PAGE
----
National Security Intelligence
December 2011, Polity
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James J. Wirtz, Naval Postgraduate School, California
"As the Cambridge historian of intelligence Christopher Andrew observed, it's a shame that the best-known figure in intelligence, James Bond, is both fictional and very misleading about intelligence officers and their work. There is no one better than Loch Johnson to serve as a corrective. His lifelong scholarship has been more than punctuated by stints inside intelligence on Capitol Hill. And this volume does just that correcting, laying out clearly the basic intelligence functions as well as the challenge of accountability in the American democracy. So, too, his twin themes are wise reminders often lost in the din of public recriminations: intelligence does not and cannot predict the future, and its agencies, almost by nature, can be a danger to open society."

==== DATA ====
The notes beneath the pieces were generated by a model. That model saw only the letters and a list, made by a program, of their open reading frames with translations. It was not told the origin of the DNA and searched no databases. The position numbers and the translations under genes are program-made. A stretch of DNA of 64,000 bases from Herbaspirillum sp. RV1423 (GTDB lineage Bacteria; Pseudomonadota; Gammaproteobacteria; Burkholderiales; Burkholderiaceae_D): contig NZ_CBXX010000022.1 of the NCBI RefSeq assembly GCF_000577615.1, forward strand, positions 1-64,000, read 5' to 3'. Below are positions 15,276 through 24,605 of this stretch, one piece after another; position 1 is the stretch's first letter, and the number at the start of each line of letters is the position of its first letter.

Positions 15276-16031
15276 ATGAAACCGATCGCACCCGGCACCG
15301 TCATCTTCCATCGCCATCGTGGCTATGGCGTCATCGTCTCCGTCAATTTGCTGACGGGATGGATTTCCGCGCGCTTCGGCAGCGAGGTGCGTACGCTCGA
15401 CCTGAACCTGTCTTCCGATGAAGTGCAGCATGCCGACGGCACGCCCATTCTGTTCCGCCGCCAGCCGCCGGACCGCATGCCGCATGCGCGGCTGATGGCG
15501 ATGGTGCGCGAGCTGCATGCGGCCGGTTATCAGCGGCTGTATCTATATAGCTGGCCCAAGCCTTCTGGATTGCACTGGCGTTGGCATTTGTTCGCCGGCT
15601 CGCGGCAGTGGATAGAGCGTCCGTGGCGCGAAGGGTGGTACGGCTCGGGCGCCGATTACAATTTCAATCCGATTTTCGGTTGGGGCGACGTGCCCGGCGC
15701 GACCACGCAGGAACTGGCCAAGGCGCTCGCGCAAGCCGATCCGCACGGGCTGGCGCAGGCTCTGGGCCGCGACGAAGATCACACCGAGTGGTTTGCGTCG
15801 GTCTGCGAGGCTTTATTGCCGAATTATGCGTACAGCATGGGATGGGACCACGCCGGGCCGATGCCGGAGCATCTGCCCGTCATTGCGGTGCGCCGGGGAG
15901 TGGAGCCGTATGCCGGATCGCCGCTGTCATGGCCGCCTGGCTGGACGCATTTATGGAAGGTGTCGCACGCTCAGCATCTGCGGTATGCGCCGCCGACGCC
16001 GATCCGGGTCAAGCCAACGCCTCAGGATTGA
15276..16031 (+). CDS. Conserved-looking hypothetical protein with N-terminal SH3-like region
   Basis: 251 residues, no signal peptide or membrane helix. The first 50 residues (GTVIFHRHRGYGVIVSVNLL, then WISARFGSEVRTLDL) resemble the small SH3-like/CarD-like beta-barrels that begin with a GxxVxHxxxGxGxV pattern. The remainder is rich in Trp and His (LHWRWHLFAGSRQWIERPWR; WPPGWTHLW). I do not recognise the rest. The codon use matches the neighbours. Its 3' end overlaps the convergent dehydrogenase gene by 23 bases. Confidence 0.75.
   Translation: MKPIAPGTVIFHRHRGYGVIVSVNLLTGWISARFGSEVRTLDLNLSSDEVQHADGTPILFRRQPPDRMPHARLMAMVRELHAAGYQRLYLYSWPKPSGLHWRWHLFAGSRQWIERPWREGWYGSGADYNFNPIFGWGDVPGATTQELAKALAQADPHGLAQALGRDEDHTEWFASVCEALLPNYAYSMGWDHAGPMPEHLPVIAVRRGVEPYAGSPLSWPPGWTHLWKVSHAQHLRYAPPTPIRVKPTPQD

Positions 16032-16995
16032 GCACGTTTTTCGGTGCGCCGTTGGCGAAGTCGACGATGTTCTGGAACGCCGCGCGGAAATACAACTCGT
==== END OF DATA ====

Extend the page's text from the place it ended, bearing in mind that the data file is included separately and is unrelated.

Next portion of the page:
Gregory Treverton, RAND, California
"This book provides an illuminating guide to issues of national security intelligence organization, mission, and accountability. Written by one of the key thinkers in the field, it is an excellent introduction to the subject."
Mark Phythian, University of Leicester